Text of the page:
The enterprise knowledge graph is no more a buzzword. Instead, organizations of every scale are leveraging it for a variety of applications. Right from analysis of data semantics to quantitative interpretation of data, the enterprise knowledge graph serves as a connecting dot between qualitative and quantitative analytics.
The semantics can be collected from various knowledge sources to build a foundation-level knowledge or industry-standard semantic model. These can be built through publicly accessible data libraries, data from research studies, metadata repositories, and public ontologies.
Once you’ve collected the data, identifying relationships would be the next step. This will largely involve segmentation, identification, and analysis of raw data to refine and get insights that are useful to the business.
Two main pillars of the enterprise knowledge graph’s outlook need to be put into perspective. First is the identification of relationships to build business terms and corresponding relationships. The second is predictive analytics, which takes into account both behavioral and quantitative analysis.
Let’s understand the functions and application of the enterprise knowledge graph.
Companies are no longer concerned about their ability to build large data libraries. Instead, they’re focused on the data’s capacity to provide insights. Therefore, organizations should use enterprise knowledge graphs to assess how the data landscape has evolved and derive insights from it.
Enterprise knowledge graph, as a data aggregator, can be referred to as a development aimed at directly solving the challenges of volume, granularity, and unification by focusing on the degree of relevance of the insights rather than the numbers within data.
Companies aim to provide personalized experiences by creating personas, but the rising level of granularity makes it necessary to produce narrow segmentation which is becoming challenging. Enterprises can use enterprise Knowledge Graphs to solve the difficulty of merging quantitative and qualitative data to understand consumer behavior better.
Our knowledge graph allows a refined persona creation. It helps break down inter-organizational silos as data can be fed into the knowledge graph from various business units with insights shared across multiple functions. It also helps drive a diversified thought process by ensuring that individual bias is not overstated as data comes from multiple sources. This enables a more holistic view of consumers by integrating qualitative and quantitative analysis.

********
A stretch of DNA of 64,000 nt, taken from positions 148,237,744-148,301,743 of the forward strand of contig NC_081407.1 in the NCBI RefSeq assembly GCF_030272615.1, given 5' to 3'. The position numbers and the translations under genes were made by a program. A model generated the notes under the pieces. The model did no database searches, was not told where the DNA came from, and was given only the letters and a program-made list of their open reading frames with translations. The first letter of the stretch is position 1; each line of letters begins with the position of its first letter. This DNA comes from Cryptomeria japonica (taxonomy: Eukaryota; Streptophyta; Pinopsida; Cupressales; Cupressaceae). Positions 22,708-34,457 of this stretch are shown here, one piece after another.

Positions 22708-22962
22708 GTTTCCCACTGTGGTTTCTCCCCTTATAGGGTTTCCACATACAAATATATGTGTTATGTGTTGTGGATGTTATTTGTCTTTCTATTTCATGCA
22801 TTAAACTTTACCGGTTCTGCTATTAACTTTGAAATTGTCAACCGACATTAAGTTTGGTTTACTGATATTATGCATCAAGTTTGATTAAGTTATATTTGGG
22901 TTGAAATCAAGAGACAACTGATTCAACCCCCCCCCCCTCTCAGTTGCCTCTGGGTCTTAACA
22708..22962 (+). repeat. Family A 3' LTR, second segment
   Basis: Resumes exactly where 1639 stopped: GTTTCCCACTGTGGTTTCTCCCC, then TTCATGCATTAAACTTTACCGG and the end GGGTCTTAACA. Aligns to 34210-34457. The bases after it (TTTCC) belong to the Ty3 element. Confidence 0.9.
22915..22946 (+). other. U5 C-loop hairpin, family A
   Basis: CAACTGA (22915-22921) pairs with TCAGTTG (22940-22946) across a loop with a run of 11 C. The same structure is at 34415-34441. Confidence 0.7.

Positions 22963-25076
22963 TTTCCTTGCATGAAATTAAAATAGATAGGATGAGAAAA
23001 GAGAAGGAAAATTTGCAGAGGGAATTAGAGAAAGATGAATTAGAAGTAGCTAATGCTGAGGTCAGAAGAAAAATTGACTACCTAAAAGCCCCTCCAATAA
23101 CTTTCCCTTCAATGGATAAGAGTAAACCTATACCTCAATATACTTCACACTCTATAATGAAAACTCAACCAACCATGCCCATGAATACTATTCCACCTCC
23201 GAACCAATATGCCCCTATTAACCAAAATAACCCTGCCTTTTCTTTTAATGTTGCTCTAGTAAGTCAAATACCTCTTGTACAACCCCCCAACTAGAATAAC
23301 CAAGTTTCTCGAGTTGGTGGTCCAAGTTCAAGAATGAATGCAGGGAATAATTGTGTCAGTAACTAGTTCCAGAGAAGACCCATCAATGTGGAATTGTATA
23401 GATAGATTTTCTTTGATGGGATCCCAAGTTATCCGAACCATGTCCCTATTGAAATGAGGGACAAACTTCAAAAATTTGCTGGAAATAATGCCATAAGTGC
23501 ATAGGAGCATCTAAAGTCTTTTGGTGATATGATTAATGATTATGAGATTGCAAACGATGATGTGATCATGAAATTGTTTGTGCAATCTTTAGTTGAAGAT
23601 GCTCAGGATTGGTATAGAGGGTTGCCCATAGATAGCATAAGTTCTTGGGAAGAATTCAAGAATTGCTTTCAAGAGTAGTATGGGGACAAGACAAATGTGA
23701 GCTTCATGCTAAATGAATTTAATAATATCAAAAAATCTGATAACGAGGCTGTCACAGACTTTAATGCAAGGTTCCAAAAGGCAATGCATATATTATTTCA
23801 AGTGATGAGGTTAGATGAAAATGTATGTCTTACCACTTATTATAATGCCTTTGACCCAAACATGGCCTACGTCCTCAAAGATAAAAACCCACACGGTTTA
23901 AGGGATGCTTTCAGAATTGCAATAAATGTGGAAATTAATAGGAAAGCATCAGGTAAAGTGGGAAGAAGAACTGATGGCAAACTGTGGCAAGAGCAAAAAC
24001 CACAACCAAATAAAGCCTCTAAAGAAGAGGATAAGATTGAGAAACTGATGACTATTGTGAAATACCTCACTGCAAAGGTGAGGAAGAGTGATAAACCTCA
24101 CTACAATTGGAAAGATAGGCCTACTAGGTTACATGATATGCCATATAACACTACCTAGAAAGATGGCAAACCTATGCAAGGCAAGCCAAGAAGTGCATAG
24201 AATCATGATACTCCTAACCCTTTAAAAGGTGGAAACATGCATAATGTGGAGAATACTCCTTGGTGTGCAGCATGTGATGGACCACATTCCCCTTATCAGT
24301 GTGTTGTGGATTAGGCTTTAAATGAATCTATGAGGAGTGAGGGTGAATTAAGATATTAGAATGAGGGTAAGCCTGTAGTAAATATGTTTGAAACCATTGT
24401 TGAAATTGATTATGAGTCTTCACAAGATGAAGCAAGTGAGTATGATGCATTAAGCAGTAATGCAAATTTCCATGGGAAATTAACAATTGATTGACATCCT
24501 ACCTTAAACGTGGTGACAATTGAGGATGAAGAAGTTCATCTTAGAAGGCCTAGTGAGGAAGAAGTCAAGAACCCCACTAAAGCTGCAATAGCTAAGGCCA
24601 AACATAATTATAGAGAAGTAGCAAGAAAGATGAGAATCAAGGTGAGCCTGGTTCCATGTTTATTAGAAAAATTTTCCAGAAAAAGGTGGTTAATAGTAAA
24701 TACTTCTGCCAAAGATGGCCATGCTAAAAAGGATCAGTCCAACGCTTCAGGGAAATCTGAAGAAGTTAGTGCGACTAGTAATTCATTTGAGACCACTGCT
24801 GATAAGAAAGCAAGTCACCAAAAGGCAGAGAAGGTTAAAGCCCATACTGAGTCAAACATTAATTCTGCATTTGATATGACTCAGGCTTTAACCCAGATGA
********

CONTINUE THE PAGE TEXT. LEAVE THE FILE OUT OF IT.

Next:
To integrate qualitative (unstructured) and quantitative (semi-structured) sources of data coming from a variety of sources, we need a connected, reusable, and flexible data foundation. A knowledge graph gives you connected data enriched with meaning, allowing multiple interpretations from the same data, which helps get answers to complex queries and derive insights more efficiently.
Once relationships are identified in an Enterprise Knowledge Graph, consumer behavior can be decoded through predictive analytics.
Predictive analysis is an analytical approach to make predictions based on data by analyzing current and historical data. Let us discuss in detail how predictive analytics can help you to derive data insights more efficiently:
Enterprise knowledge-graph-based predictive analytics helps you develop demand models that predict sales, revenue, financial statements, and investment documents which are crucial for identifying opportunities in areas for future positioning and understanding consumer sentiments. One such example is Dynamic Knowledge Graph-based Multi-Event Forecasting. Predicting actions from events of multi-type possibly happening on social sensors is vital for many domains of health care, disaster relief/recovery, and financial analysis.
Pricing products and services based on differences in elasticity of demand among various consumer segments are essential. Using knowledge-graph-backed predictive analytics, you can design experiments that can help businesses figure out multiple factors influencing the impact of price on demand which helps to develop the most promising pricing strategies that maximize the company’s financial growth.
Statistics show that losing a customer can be much more expensive than retaining one. Therefore, predictive analytics can play a significant part in customer retention; Knowledge graph tools like conjoint analysis help companies pinpoint which product or service enhancements produce a more considerable improvement in customer satisfaction.
Thus, the shift from a traditional data warehousing approach to a dynamic modeling technique like semantic triples can help you revamp your data management and exploratory initiatives. You can unearth hidden insights and understand your consumers from an amalgam of qualitative and quantitative perspectives.
With Enterprise knowledge-graph-based relationship mapping, the contextualization of qualitative data empowers you with a crystal clear view of your consumers’ demographics. We at Rawcubes help you throughout the journey of Enterprise Knowledge Graph to transform your data into actionable insights! Contact us to discuss the true potential of the enterprise knowledge graph in your organization.